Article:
I’ve Been Accused Of Being A Hypochondriac


One of my favorite old jokes is about the hypochondriac whose gravestone reads, “I told you I was sick.”

But the joke hit a bit too close to home when my daughter switched from her doctor to mine and, in a getting-to-know-you conversation, the two of them agreed that I am a hypochondriac.

I’m not! I just know when I’m sick.

Truth be told, I am one of the healthiest people I know, knock on wood. (Knocking on wood is one of my most reliable forms of preventive medicine. That, and m&m’s.)

But really. Aside from a vague, unidentifiable pain in my thigh which could be bursitis, but is more likely to have been caused by that table I walked into yesterday, I’m fine. And then there’s the fact that I’ve begun letting my sentences trail off

It could be a sign of a debilitating neurological disorder, but maybe it’s just a family thing. As my 87-year-old mother impatiently puts it, “We know how they end!”

That’s what I love about my parents. Nothing is serious. Even as children, our fears were relieved by never being taken seriously. My sister Pam actually came up from the basement with a Pick-Up Stick poking out of her eyeball and my mother demanded, “Do you want to go to the emergency room? Is that what you want?” With that kind of threat hanging over her head, Pam hurriedly pulled it out. No kid wants to go to the emergency room.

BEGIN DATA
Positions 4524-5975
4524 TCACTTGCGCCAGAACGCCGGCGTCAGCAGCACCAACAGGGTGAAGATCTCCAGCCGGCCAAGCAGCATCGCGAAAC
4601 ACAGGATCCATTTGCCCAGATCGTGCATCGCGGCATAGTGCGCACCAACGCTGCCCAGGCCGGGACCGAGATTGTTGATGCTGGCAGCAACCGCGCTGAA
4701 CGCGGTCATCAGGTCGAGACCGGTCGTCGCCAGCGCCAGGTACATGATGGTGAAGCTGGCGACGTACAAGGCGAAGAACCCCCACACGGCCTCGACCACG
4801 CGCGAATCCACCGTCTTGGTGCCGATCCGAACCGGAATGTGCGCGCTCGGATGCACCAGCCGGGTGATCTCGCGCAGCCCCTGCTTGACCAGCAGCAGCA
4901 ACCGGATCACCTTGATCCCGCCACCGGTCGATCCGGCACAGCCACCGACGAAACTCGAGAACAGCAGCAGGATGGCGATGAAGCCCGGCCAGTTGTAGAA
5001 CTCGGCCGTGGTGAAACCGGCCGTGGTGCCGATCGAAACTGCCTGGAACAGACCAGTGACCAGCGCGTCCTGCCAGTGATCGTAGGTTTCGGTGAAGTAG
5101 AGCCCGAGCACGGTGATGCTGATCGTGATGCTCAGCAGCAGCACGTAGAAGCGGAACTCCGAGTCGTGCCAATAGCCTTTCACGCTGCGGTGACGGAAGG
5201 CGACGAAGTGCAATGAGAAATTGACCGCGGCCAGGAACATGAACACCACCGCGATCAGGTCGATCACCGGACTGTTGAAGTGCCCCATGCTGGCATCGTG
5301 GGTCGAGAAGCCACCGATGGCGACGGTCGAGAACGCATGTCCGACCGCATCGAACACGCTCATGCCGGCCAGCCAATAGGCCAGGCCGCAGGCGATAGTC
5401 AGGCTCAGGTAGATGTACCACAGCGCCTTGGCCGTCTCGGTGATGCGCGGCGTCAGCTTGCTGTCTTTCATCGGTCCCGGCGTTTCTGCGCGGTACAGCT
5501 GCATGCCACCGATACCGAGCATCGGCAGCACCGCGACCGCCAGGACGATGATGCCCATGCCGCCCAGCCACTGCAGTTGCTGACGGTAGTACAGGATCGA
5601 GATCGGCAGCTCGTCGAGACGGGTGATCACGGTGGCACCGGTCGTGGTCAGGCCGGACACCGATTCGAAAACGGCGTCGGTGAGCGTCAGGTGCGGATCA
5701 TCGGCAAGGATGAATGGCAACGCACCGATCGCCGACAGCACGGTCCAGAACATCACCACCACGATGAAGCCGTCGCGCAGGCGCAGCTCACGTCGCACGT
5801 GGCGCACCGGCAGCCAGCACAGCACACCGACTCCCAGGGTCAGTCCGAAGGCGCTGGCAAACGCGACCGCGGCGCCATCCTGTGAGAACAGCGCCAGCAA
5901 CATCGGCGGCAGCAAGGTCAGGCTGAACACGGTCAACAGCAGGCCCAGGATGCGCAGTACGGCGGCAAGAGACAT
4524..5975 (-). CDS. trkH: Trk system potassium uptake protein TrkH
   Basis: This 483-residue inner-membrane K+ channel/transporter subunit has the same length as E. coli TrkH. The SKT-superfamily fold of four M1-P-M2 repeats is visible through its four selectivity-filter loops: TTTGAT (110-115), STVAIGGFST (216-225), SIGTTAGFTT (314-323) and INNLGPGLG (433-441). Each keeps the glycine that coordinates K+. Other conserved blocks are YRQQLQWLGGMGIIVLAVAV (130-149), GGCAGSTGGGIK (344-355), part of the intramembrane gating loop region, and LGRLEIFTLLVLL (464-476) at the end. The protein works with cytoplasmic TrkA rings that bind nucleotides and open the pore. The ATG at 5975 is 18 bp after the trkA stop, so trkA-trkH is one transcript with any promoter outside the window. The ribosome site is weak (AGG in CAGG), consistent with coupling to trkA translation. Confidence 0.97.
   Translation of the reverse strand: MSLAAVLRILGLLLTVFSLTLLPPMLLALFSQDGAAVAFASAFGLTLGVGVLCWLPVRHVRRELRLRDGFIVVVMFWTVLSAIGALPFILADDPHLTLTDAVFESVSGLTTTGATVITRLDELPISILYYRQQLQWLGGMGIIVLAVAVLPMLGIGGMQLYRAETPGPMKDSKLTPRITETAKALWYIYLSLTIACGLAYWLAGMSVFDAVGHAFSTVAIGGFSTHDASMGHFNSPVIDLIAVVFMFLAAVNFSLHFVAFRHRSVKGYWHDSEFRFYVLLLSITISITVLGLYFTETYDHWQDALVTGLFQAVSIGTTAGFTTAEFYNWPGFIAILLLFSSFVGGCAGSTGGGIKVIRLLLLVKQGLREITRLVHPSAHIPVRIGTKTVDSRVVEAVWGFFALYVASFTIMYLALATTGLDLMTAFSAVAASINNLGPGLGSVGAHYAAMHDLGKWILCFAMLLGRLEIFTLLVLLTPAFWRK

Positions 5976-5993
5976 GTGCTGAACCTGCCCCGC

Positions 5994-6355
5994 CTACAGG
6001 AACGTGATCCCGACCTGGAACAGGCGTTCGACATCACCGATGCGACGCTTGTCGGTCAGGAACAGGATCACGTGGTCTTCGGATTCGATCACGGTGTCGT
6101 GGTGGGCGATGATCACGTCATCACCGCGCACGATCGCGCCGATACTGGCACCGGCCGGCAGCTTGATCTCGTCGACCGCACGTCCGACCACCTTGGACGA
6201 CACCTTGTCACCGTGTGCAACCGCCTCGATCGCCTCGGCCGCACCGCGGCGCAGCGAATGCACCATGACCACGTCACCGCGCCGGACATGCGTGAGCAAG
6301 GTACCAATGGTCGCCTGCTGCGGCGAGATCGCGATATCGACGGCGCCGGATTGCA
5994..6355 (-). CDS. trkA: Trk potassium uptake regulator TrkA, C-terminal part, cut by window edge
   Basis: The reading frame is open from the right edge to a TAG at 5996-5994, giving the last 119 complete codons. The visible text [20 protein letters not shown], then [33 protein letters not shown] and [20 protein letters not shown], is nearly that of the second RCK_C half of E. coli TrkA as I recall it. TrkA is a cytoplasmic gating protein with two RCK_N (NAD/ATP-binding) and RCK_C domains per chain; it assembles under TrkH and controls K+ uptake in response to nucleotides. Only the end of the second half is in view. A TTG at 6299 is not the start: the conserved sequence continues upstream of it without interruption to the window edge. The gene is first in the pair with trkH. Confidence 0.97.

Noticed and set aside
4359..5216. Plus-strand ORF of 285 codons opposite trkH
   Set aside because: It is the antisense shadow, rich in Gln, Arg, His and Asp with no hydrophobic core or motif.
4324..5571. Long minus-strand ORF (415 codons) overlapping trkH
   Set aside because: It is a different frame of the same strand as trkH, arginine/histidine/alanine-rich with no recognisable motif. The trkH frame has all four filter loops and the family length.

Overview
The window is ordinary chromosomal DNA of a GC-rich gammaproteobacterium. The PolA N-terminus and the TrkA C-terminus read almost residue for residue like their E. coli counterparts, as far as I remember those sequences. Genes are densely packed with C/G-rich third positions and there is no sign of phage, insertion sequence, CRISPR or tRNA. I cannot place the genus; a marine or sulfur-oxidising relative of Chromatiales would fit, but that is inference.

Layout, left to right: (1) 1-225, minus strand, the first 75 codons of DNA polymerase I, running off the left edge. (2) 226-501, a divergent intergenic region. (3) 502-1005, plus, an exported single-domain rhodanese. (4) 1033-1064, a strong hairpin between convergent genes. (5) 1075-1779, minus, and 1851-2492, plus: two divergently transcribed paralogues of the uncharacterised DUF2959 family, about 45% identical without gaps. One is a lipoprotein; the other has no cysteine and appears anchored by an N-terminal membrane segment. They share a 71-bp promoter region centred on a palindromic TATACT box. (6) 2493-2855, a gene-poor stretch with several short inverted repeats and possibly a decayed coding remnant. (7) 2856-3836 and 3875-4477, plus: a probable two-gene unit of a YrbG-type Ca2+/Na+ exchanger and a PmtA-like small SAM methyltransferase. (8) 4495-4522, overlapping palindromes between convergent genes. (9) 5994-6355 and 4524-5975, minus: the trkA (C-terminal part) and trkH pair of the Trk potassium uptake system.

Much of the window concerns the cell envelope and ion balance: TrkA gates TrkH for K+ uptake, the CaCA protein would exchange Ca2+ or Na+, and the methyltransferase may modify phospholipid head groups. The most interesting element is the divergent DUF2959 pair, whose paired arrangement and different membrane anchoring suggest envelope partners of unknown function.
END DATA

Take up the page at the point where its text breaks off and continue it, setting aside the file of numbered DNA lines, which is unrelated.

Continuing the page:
My siblings and I cured a lot of our own maladies. Half the time, we didn’t even tell our parents anything was going on. My arm was broken for two days before I told them. I wouldn’t have mentioned it at all, but mom asked why it was just hanging there, limp. I knew then I should’ve done a better job of covering that up. I could’ve tied a string to one finger, threaded it through the back of my sweater and pulled the arm up and down with the other hand. I guess the pain kept me from thinking clearly. So I was taken to the doctor, and a big, heavy, itchy, white cast was put on it. That’s what I got for complaining.

So, fast forward back to the future, I resent that I am now being considered a hypochondriac.

You see, I had started to read articles that said you need to speak up in the doctor’s office, to be an advocate for your own health. If, like I did, you take that advice one step further by trying to self-diagnose via WebMD, well, there you go. I thought I was being helpful.

Evidently doctors hate that.

So it’s back to “mum’s the word,” “knock on wood” and a big sack of peanut m&m’s, the prescription that has never steered me wrong.

And it’s affordable.